Thursday, November 18, 2010

Egg Substitutes

When it comes to baking, there is one thing that is very hard to leave out of a recipe. Eggs. Neither of my boys can have eggs, after hearing that I need to store powdered eggs to bake with I was a bit clueless on what I was going to store. Here are some tried and true egg substitutes made from things most allergy friendly families have on hand. I also included on of my favorite baking secrets when baking eggless.
  • 2 tbsp cornstarch = 1 egg
  • 2 tbsp arrowroot flour = 1 egg
  • 2 tbsp potato starch = 1 egg
  • 1 heaping tbsp soy powder + 2 tbsp water = 1 egg
  • 1 tbsp soy milk powder + 1 tbsp cornstarch + 2 tbsp water = 1 egg.
  • 1 banana = 1 egg in cakes and pancakes!
  • 1 tbsp milled flax seed and 3 tbsp water = 1 egg. Light, fluffy cakes!

Now for my favorite baking ingredient….Salvia Hispanica, or more commonly known from the name brand as Salba. (It's actually the Chia pet, lol!) They harvest the seed and it is sold as a supplement, similar to flax. But what I use it for, is to make a gel out of it. By taking the seeds, adding water to them and letting them sit over night or at least a couple of hours, it creates a gel around the seeds that is just like the egg whites! I use it for baking and it really holds up! I was able to make a moist bread that didn't just crumble when you touch it (which commonly happens when you have to cook without eggs, yeast and gluten as a binder). If the labels doesn't have the directions it’s:
1 part Salba + 8 parts water = 1 egg Combine in a glass jar and let sit overnight or at least an hour.

Wednesday, November 17, 2010

Milk Alternatives

Before I started food storage, I bought Almond milk or Coconut milk in the carton once a week. But as I realized (when reaching for an extra carton that was gone already) I needed to have some for storage, I ran into a serious problem. I could only find powdered Soy and Cow milk. With my youngest son having a soy intolerance, I was very worried that I would never be able to find a powdered milk to store. For about a year I searched high and low for a powdered milk alternative. I found some great alternative to dairy and hopefully you can enjoy some of these as well. If you don’t have an issue with milk or dairy, you are one lucky dog!
Here are some of the powdered milk alternatives that I have found:
  • Powdered and Evaporated goat milk. The powdered is something that you can usually find at any Wal-Mart or Meijer’s. They come in 12oz. cans that make about 3 quarts. Usually running about $12 a can or from the maker 12 cans (case) for $117.00. The evaporated (which is ideal when baking!) comes in 12 0z. cans and from the maker come in cases of 12 for about $30.

  • DariFree is our personal favorite. It comes in a 19.5 oz can and makes about 6 quarts of milk. Available in vanilla or chocolate (yum) &  believe it or not it’s potato based of all things! Gluten-Free Casein-Free Fat-Free Soy-Free Rice-Free MSG-Free Protein-Free Cholesterol-Free

  • Soy based powdered milks are not hard to find. Just type in “Powdered Soy Milk” in your search box and you’ll instantly have at least four to choose from. Beings that they are so easy to find, I won’t run through the different brands out there. *Know ,though, that most soy products are coming under fire for not being as nutritious as thought. Since most of our soy in the US is genetically modified and cooked at such a high heat,  they lose most benefits. Also, in recent studies among men who consume a large amount of soy, there are some undesired side effects in the “man region” and health. Just saying….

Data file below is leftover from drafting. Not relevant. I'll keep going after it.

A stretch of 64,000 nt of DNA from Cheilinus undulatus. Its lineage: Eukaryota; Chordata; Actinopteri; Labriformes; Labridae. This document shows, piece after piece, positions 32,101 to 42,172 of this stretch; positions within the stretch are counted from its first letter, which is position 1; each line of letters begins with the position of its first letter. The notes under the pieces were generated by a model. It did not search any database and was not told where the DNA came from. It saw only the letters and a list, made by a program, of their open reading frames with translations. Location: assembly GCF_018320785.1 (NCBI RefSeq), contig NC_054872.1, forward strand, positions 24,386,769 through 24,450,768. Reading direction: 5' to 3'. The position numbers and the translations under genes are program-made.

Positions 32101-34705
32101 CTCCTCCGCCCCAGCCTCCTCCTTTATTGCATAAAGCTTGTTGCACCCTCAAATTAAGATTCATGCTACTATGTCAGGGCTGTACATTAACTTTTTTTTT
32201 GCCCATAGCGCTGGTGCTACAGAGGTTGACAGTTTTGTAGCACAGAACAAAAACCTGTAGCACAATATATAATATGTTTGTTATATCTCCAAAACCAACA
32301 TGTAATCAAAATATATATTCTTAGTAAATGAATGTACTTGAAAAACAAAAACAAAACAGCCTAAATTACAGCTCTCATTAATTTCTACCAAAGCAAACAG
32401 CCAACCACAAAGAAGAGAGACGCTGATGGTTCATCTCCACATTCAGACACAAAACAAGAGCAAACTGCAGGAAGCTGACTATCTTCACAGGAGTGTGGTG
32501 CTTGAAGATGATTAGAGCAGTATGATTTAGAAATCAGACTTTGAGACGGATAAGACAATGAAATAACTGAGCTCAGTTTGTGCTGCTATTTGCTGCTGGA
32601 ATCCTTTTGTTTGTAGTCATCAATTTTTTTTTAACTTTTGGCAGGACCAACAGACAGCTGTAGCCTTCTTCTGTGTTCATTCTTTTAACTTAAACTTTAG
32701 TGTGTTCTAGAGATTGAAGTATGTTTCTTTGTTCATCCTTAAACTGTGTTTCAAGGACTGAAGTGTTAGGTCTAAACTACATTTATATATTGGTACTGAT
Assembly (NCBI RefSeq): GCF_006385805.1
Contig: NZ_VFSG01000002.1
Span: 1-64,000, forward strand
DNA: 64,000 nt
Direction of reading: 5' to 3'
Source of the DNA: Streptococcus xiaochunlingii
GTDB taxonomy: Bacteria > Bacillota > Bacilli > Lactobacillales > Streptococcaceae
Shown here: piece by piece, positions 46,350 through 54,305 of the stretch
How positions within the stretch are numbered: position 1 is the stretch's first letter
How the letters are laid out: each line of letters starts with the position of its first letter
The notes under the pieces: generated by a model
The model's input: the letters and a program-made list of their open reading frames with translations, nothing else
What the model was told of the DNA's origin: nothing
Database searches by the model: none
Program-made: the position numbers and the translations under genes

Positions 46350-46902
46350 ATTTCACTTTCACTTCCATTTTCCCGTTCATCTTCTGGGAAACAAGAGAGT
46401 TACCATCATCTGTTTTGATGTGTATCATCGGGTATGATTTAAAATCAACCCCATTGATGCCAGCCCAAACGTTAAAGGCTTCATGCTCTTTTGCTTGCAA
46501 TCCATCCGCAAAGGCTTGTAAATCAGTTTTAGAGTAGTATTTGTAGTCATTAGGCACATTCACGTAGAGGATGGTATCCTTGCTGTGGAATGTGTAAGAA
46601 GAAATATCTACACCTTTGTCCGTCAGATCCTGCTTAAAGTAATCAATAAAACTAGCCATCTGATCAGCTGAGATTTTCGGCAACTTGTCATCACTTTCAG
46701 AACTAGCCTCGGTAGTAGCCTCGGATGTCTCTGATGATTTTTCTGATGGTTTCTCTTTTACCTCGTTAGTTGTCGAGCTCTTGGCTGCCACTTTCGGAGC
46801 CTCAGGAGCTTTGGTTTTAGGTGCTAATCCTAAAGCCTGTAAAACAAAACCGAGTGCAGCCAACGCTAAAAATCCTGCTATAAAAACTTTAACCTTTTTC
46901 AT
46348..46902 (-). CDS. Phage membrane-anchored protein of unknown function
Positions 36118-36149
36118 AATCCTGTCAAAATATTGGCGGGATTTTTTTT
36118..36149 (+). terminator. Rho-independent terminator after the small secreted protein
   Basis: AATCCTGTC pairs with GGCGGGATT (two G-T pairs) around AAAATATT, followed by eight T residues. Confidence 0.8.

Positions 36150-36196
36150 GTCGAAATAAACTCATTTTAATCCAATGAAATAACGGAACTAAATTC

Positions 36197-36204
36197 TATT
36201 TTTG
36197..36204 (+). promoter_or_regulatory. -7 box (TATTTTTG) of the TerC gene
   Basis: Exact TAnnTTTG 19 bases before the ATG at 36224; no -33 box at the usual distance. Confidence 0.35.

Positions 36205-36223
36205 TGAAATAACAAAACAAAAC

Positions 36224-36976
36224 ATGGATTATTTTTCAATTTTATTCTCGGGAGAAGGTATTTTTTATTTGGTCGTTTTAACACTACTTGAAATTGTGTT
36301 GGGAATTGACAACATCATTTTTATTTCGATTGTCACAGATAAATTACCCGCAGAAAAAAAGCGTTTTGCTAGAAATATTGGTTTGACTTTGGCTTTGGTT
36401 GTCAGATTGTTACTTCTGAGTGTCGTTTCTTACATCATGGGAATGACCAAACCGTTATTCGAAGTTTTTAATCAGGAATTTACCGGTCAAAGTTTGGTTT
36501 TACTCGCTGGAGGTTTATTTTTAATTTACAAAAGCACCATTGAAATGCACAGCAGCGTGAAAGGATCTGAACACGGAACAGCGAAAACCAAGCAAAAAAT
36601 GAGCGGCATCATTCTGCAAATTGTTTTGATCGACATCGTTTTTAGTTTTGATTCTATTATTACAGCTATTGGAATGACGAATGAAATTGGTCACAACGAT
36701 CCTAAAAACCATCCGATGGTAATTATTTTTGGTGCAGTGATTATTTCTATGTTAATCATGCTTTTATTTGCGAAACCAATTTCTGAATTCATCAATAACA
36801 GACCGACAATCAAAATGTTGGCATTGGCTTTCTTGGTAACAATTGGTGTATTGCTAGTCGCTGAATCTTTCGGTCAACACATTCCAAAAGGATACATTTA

• Coconut milk is another alternative that is great for baking and cooking. You can find it canned, which should be reserved for use in baking/cooking and not drinking. Also, you can buy it dry or powdered. With a  quick search I found a pound of it on Amazon for $9.00. We have only used the liquid before, but if it’s similar in taste, it should be very good! I would like to get my hands on some.

Cooking Essentials

I titled this section Cooking Essential, because lets face it, when you have sensitivities or allergies to foods, that will inevitably effect how you cook and bake. With our restrictions so many staple ingredients, I’ve had to really become creative when cooking and storing foods. It’s easy when you can have eggs, dairy, yeast and cheeses. They sell 10 pound cans of dehydrated or freeze dried cooking essentials. But when you can’t have those things, you have to either look for an alternative or figure out how to store the substitutions you use everyday. I’ve tried to think of all the staples from cooking and baking that I substitute with and comply them in sections. If you see anything missing, please let me know!
  • Milk Alternatives
  • Egg Alternatives
  • Cheese Alternatives
  • Baking Powder/Soda,  Vinegar and Yeast Sensitivity (*note: under advisement of our Dr. we were able to introduce sourdough spelt bread to our boys. Since they have only a yeast sensitivity, be it a high one, naturally occurring yeast is tolerable. If you have a yeast ALLERGY please don’t ever experiment with it unless advised by your Dr.)
  • Misc. For example broth, bouillon, chocolate chips…You know random cooking goodies ;)